I browsed the buffet of party snacks. Oodles of homemade cookies, trays of veggies, slow cookers filled with appetizers and bags of chips started back at me. Like always, I was careful to choose foods that fit into my gluten-free diet. I loaded my plate with fresh veggies (minus the gluteny-ranch dip) and a few all-corn tortilla chips.
“You should try the dip I brought. It’s super yummy,” a gal mentioned as I browsed the table and she filled her plate.
This was the first time I have socialized with this group of people, so they had no idea I that I have to be careful with what I eat.
“Thanks,” I said to her. “What kind of dip is it? It looks good.”
She went on to explain how she made it and then I asked my usual questions about the ingredient list and explained that I need to avoid gluten.
“Ohhhh! I’ve been wanting to talk to someone who’s done that diet. Have you lost a bunch of weight?” she asked curiously.
As I explained my Celiac Disease diagnosis and that eating gluten-free is a medical necessity for me, not a weight loss plan, her interest quickly waned.
Situations similar to this scenario happen to me at pretty much every social event, yet, I never get tired of trying to educate people about an autoimmune condition called Celiac Disease that damages the small intestine and inhibits the absorption of nutrients in the body, according to the Celiac Disease Foundation.
I’ve been following a gluten-free diet since November 2010 based on the recommendation of my doctor. Thankfully, many of my outward symptoms of the illness resolved after changing my food choices. Fast forward nearly eight years, and my digestion system has new issues.
I recently met with a gastroenterologist and it’s time to follow-up on my initial Celiac diagnosis from so many years ago. She feels my current issues may be from my Celiac Disease, which has so many complications that many people never hear about.
One issue with Celiac that stood out for me during our conversation was the ongoing, lingering inflammation that resides in the small intestine if your Celiac isn’t well managed. When left to fester, inflammation can do lots of damage to the body.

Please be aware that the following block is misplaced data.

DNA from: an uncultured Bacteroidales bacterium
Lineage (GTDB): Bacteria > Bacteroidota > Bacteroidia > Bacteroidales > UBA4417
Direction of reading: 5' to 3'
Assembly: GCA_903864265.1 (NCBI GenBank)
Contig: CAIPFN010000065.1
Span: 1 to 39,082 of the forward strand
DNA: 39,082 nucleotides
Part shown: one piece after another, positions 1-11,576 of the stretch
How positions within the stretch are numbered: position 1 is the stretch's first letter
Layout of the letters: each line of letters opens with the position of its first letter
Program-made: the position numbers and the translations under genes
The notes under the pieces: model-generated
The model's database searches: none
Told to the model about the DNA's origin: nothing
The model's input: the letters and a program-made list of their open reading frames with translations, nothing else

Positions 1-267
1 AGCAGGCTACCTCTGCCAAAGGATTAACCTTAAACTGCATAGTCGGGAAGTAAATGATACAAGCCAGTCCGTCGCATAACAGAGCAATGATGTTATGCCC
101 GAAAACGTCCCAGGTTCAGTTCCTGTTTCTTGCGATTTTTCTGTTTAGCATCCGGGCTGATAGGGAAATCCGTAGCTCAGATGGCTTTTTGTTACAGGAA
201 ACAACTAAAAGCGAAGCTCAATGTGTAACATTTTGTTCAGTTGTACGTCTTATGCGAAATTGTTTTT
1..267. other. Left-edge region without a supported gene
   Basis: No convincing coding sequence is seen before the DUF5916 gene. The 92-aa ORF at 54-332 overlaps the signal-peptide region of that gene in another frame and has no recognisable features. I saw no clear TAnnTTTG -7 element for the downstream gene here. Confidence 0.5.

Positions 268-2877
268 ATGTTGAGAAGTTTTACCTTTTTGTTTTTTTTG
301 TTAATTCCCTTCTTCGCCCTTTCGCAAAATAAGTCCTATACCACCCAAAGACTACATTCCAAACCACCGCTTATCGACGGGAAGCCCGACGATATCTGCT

For some, eating gluten-free is enough to quiet the disease. For others, their entire world has to be gluten-free, from lotions and shampoo, to medications and the air in their homes.
So, this spring I’m embarking on yet another twist and turn in my Celiac adventure. It’s time for a follow-up to see how my body is managing and healing (or not) internally. I’ll be having a scope of my stomach and intestines performed later this month as well as a battery of blood tests to get a gauge on the progression of my Celiac Disease, eight years into my diagnosis.
I’d love to have a few friends along for this journey. If you’ve gone through this process or just want to show support, please reach out! I purposely went through my last two health issues/scares last fall solo and think this time around I need a team of support.
Until next time,
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Ah, the glassy-eyed syndrone party malady. Good luck with your follow up and wishing you well in curbing any side effects in your affliction, Angela.
Thanks, Jerry! Here’s to learning more and figuring out what else I need to do to keep my body healthy!
I’m here for you, Angie. I haven’t been through the scope myself – we’ve talked about that before. I’ve always wondered how much damage there was/is to my intestines, but at the time I was diagnosed my doctor didn’t tell me I needed it. I’m glad you’re getting it done and I hope you get some answers!
Hi Margo! Thank you so much for your support. I was lead to believe that a scope wasn’t necessary. Simply eating gluten-free was the answer, no matter what they could see “inside”. So, we will see if this is helpful or not! I sure hope so since I’m having some new digestion concerns. I’ll keep you posted! Thanks, Angela